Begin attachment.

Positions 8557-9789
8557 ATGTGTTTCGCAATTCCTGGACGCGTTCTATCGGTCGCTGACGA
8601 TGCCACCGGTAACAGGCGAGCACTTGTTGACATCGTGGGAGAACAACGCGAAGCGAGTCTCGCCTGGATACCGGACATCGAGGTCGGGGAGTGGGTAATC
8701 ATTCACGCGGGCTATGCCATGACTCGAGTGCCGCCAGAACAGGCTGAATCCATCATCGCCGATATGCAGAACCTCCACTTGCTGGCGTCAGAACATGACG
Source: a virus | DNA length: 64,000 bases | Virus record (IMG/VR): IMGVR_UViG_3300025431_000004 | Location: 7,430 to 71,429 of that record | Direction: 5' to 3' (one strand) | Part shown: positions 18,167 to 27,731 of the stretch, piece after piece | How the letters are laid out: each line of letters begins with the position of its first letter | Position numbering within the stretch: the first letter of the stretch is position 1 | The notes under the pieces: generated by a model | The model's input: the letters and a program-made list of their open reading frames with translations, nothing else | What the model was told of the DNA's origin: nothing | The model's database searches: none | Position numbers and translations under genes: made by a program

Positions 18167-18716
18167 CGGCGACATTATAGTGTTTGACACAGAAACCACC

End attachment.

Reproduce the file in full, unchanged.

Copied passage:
Positions 8557-9789
8557 ATGTGTTTCGCAATTCCTGGACGCGTTCTATCGGTCGCTGACGA
8601 TGCCACCGGTAACAGGCGAGCACTTGTTGACATCGTGGGAGAACAACGCGAAGCGAGTCTCGCCTGGATACCGGACATCGAGGTCGGGGAGTGGGTAATC
8701 ATTCACGCGGGCTATGCCATGACTCGAGTGCCGCCAGAACAGGCTGAATCCATCATCGCCGATATGCAGAACCTCCACTTGCTGGCGTCAGAACATGACG
Source: a virus | DNA length: 64,000 bases | Virus record (IMG/VR): IMGVR_UViG_3300025431_000004 | Location: 7,430 to 71,429 of that record | Direction: 5' to 3' (one strand) | Part shown: positions 18,167 to 27,731 of the stretch, piece after piece | How the letters are laid out: each line of letters begins with the position of its first letter | Position numbering within the stretch: the first letter of the stretch is position 1 | The notes under the pieces: generated by a model | The model's input: the letters and a program-made list of their open reading frames with translations, nothing else | What the model was told of the DNA's origin: nothing | The model's database searches: none | Position numbers and translations under genes: made by a program

Positions 18167-18716
18167 CGGCGACATTATAGTGTTTGACACAGAAACCACC